There have been many JRPGs released over the past five years, and many of them are great. Only one can be safely labeled the best.
Said JRPG is called Legend of Heroes: Trails in the Sky, and despite the awfully generic title, it’s a stellar game, one that calls back to SNES and PS1 classics but ditches the obsolete nuisances that marred those games. Like other recent games inspired by the 90s—Shovel Knight, Pillars of Eternity, etc.—Trails in the Sky plays less like an old-school game and more like how we remember an old-school game, full of life and joy and charm.
There are no random encounters; all enemies are visible on the battlefield before you attack them. You can flee from every non-boss battle with an 100% success rating—the developers at Falcom knew that putting a random number generator on escaping combat would be a serious waste of time, so they didn’t bother. Trails is full of player-friendly tweaks like that: If you die in a battle, for example, you won’t lose much progress, because you can start again right from the top without missing a beat.
Trails in the Sky, which you can play on PC, PSP, or Vita (via PlayStation Network) is essentially one enormous game broken up into two large chapters. The first, FC, came out in 2011. The second, SC, was released last month after a long and painful struggle. I’ve beaten FC and played some 12 hours of SC, which is more than enough to say that it’s excellent, even if I am only on chapter two. (I estimate it will take me 80 hours to finish it.)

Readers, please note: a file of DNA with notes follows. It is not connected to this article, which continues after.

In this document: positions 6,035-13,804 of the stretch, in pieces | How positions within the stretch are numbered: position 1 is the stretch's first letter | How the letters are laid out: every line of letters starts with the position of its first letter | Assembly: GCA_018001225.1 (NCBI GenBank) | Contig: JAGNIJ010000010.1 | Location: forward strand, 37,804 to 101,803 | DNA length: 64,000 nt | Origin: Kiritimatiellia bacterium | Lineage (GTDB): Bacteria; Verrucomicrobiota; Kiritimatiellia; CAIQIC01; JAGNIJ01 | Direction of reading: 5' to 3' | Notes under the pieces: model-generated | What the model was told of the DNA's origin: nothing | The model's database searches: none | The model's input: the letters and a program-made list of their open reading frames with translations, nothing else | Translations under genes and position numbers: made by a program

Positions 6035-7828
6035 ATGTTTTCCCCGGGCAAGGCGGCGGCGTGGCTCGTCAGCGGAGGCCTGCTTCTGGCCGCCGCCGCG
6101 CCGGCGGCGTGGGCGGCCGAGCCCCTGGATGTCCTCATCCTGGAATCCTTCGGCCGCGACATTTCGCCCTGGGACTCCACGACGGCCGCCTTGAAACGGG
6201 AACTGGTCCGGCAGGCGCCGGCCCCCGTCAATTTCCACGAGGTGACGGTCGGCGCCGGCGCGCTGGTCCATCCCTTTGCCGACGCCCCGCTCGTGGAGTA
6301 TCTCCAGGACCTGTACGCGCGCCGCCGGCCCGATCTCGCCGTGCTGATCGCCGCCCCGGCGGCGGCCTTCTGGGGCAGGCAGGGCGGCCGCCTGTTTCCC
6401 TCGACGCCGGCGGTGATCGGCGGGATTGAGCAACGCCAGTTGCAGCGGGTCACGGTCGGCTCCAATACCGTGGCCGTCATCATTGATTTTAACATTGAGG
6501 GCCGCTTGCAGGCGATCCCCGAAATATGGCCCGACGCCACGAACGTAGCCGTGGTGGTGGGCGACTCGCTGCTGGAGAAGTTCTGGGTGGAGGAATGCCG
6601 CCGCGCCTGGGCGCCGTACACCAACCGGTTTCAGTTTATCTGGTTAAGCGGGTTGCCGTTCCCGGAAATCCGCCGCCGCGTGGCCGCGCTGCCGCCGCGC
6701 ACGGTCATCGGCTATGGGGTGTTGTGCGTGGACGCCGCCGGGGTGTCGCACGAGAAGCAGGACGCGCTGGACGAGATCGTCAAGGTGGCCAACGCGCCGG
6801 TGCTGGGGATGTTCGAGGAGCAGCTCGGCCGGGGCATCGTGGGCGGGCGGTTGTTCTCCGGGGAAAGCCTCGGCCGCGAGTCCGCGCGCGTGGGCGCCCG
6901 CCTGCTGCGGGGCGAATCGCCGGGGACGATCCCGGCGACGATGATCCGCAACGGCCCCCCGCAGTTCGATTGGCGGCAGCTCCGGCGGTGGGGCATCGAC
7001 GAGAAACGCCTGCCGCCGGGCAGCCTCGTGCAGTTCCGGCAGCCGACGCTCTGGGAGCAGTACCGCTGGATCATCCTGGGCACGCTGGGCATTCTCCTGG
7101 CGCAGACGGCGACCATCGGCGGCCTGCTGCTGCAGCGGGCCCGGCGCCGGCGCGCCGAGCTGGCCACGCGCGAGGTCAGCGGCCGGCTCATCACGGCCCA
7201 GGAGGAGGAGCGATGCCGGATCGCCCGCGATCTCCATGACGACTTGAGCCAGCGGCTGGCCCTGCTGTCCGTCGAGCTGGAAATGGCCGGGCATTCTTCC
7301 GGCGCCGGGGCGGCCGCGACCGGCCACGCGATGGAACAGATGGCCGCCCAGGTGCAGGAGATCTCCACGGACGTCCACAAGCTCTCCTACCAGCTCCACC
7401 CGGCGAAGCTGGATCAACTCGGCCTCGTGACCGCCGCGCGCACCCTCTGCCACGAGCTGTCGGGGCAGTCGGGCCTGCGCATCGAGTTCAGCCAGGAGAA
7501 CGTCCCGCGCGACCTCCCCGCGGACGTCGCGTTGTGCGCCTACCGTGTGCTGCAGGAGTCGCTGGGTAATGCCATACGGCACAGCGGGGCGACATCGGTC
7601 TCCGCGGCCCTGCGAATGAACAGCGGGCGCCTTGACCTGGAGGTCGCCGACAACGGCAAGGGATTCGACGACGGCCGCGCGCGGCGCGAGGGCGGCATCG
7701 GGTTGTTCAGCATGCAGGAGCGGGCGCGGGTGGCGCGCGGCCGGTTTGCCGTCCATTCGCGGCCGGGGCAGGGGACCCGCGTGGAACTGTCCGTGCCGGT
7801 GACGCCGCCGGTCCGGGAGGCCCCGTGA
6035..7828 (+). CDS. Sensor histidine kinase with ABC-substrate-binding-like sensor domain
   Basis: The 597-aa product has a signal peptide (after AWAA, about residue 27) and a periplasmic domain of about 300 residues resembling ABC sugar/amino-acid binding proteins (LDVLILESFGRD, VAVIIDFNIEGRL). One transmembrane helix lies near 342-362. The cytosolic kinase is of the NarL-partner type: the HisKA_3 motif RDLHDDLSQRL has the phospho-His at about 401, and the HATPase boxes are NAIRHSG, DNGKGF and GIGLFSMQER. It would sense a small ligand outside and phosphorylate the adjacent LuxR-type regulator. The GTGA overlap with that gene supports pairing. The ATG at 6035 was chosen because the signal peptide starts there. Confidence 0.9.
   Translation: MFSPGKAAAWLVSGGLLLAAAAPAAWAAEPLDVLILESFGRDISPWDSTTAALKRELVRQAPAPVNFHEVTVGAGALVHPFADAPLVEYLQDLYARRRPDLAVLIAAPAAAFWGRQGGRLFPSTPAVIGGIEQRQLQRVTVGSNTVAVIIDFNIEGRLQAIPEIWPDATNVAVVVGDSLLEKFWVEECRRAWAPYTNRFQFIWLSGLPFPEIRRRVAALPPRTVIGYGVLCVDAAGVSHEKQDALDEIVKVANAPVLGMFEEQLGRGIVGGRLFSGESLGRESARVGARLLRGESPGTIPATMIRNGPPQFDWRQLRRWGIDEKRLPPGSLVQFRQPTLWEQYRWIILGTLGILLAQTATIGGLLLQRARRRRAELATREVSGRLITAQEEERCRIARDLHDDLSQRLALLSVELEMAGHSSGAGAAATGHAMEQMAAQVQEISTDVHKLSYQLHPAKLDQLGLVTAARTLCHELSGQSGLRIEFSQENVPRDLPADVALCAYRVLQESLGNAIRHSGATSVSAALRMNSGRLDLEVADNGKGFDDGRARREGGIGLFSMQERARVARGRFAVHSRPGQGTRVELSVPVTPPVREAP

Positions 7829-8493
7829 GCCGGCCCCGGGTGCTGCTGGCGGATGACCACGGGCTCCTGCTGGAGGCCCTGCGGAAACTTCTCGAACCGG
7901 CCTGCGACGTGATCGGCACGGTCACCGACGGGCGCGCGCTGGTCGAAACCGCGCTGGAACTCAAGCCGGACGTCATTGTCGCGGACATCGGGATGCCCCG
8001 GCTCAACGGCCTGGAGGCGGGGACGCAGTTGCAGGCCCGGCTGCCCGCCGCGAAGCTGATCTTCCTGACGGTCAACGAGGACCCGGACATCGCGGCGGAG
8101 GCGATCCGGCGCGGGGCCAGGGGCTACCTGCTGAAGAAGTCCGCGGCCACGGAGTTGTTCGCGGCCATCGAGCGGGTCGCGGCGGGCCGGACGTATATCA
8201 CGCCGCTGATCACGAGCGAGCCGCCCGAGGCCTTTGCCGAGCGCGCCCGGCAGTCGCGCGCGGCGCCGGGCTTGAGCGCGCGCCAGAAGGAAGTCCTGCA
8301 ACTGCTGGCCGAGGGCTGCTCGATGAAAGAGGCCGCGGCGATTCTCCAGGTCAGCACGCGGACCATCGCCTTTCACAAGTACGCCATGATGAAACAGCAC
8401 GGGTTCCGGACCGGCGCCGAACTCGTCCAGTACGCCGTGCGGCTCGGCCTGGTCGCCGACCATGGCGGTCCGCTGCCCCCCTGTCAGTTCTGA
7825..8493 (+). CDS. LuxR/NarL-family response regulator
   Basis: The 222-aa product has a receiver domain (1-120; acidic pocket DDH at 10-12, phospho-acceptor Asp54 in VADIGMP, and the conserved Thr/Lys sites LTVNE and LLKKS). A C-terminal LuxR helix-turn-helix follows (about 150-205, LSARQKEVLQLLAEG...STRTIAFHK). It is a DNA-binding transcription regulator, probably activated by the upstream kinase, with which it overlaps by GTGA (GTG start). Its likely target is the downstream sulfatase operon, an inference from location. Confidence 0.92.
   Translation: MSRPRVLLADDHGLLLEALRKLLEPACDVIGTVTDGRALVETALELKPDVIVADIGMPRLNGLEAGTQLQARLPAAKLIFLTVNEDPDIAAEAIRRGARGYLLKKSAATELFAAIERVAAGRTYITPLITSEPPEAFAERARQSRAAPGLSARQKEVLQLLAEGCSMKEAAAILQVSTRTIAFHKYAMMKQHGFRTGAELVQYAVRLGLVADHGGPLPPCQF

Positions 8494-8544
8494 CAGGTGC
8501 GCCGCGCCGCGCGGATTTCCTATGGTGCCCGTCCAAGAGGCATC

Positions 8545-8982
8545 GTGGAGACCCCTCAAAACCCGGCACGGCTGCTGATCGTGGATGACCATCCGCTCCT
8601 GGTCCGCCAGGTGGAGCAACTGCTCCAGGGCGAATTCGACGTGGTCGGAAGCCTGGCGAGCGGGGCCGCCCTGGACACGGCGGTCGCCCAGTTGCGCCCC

What makes it so great, then? For starters, there’s the soundtrack.
Now That’s What I Call Combat Music™.
The battle system is quite good, reminiscent of Grandia in that it’s turn-based, but both your turn order and battlefield positioning play important roles in the outcome of every fight. You’ll see a large stack of portraits in the top left corner representing when each of your allies and opponents will take their turns. To beat challenging bosses, you can use this to your advantage by casting spells that delay opponents and speed up your friends.
Trails in the Sky’s biggest selling point is that it’s a game for people who like to read. It’s a game for anyone who wants to dig into a brand new world and just explore, talking to every NPC and checking every hidden corner for secrets. Nearly every character in Trails, from shopkeepers to guardsmen, has a unique name and personality, and often they have their own little stories, too; keep talking to them between every plot point and you might see them fall in love with one another, or get married, or go traveling to other cities where you can find them and chat with them more.
Unlike many video games, the dialogue in Trails feels like a reward rather than a chore, especially when you’re investigating mysteries and solving unusual side quests. One optional mission in SC, for example, features a wife who asks you to beat her husband at poker so he’ll stop gambling so much. Another tasks you with investigating the mystery behind which member of a political campaign hit another in the back of the head. Both the main story and side quests unravel in delightful, twisty ways.
Like the PlayStation versions of Lunar: Silver Star and Lunar: Eternal Blue, Trails in the Sky is full of personality. The writing is generally excellent, and it’s really fun to watch the main character, a spunky warrior named Estelle, evolve from a peppy, somewhat spoiled brat to a badass, mature woman who can hold her own in just about any fight. The story starts off with her going off on a quest to hunt down her father, but it expands into much, much more. It’s a slow burn—and you have to know that if you start playing Trails, you’re committing to at least 100 hours worth of a meaty RPG—but it’s worth it.
It’s been a solid decade for JRPGs so far, don’t get me wrong. Other contenders for Best of the Decade include Ni no Kuni, Bravely Default, Radiant Historia, and The Last Story. Trails in the Sky beats them all.
You can reach the author of this post at firstname.lastname@example.org or on Twitter at @jasonschreier.